• We welcome newly hired Kershaw County Administrator Victor Carpenter, who comes to this area from Abbeville County; we hope Carpenter can lend some stability to a position that's had too much turnover in recent years. And while we're at it, let us offer a tip of the hat to Frank Broom, former Camden city manager, who served as interim county administrator and was able to "straight shoot" with council members, partly because he didn't have to worry about their becoming angry and siding against him, a concern that "regular" administrators naturally must harbor.
With spending deficits that can't be sustained without driving this country to financial ruin, lawmakers in Washington have lots of choices before them. So far they seem to be ignoring them. But their job isn't easy, and this week's New York House of Representatives race, in which a Democrat captured a seat in a traditionally Republican district, became a referendum on cutting Medicare benefits, and voters said they didn't like that.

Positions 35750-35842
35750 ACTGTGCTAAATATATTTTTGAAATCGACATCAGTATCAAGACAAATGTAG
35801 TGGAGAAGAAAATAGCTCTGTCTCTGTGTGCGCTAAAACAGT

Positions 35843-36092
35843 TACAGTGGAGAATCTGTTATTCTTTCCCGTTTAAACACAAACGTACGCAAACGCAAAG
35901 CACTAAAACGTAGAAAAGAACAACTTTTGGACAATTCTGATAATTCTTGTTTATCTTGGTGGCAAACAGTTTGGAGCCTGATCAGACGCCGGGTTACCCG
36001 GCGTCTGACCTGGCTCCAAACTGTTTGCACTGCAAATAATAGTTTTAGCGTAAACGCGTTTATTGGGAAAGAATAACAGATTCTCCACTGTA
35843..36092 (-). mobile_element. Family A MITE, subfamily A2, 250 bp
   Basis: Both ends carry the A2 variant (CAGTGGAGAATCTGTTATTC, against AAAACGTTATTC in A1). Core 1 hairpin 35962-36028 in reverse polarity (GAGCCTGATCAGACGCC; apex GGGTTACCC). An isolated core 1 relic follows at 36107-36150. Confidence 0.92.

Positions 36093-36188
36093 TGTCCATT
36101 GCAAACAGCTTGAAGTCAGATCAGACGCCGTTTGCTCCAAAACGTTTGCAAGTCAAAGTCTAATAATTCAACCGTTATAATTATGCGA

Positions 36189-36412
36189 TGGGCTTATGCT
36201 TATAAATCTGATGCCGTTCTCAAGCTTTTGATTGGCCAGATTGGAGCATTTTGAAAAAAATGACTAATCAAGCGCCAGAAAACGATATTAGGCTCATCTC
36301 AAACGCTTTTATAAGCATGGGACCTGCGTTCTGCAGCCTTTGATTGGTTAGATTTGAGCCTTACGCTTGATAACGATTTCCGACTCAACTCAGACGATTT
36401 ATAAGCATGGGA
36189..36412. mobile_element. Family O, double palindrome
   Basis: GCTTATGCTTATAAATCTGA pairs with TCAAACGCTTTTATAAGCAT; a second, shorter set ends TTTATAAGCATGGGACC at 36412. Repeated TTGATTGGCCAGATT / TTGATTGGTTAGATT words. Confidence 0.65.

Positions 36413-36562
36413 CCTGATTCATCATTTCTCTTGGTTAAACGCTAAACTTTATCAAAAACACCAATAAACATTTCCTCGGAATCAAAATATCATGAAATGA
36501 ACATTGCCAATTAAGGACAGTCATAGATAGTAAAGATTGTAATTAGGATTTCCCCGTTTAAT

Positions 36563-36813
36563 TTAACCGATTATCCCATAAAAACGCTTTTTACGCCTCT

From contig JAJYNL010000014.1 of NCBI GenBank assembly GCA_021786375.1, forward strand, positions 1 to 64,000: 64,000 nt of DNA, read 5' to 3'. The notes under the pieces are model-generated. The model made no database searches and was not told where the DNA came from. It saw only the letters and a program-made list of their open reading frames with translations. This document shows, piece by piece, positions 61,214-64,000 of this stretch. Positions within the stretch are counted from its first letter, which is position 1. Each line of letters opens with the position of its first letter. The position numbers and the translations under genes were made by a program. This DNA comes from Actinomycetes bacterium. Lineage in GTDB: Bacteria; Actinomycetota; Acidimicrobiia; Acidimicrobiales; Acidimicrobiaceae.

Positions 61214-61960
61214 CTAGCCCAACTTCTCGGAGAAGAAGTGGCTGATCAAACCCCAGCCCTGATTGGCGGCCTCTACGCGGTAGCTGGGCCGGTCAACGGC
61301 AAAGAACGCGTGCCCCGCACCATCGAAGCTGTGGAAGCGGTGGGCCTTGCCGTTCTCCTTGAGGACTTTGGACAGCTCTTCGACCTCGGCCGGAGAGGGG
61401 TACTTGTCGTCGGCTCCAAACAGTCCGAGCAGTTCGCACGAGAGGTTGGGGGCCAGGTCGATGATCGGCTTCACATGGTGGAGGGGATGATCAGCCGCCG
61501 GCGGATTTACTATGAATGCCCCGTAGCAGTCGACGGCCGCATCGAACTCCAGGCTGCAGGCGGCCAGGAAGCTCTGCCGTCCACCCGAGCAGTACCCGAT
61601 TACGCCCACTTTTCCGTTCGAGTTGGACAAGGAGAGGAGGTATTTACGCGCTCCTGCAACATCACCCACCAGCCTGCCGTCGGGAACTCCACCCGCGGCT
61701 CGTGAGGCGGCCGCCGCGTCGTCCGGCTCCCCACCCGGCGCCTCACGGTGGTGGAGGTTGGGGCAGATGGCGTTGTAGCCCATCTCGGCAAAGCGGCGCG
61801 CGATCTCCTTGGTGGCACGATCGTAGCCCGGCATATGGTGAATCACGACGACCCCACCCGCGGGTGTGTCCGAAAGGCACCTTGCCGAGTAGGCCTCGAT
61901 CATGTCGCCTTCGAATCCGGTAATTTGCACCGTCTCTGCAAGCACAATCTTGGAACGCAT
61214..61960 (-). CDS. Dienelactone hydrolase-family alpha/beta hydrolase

The city of Camden is blessed with a rich cultural heritage and an appreciation for the arts, so it comes as good news that a new statuary monument -- a tribute to one of Camden's long-time business and civic leaders -- is going to grace the new Town Green. This comes not long after the announcement that the Camden Archives grounds will be the site for statues of Bernard Baruch, a Camden native and international financier, and Larry Doby, who broke the color line in the American League.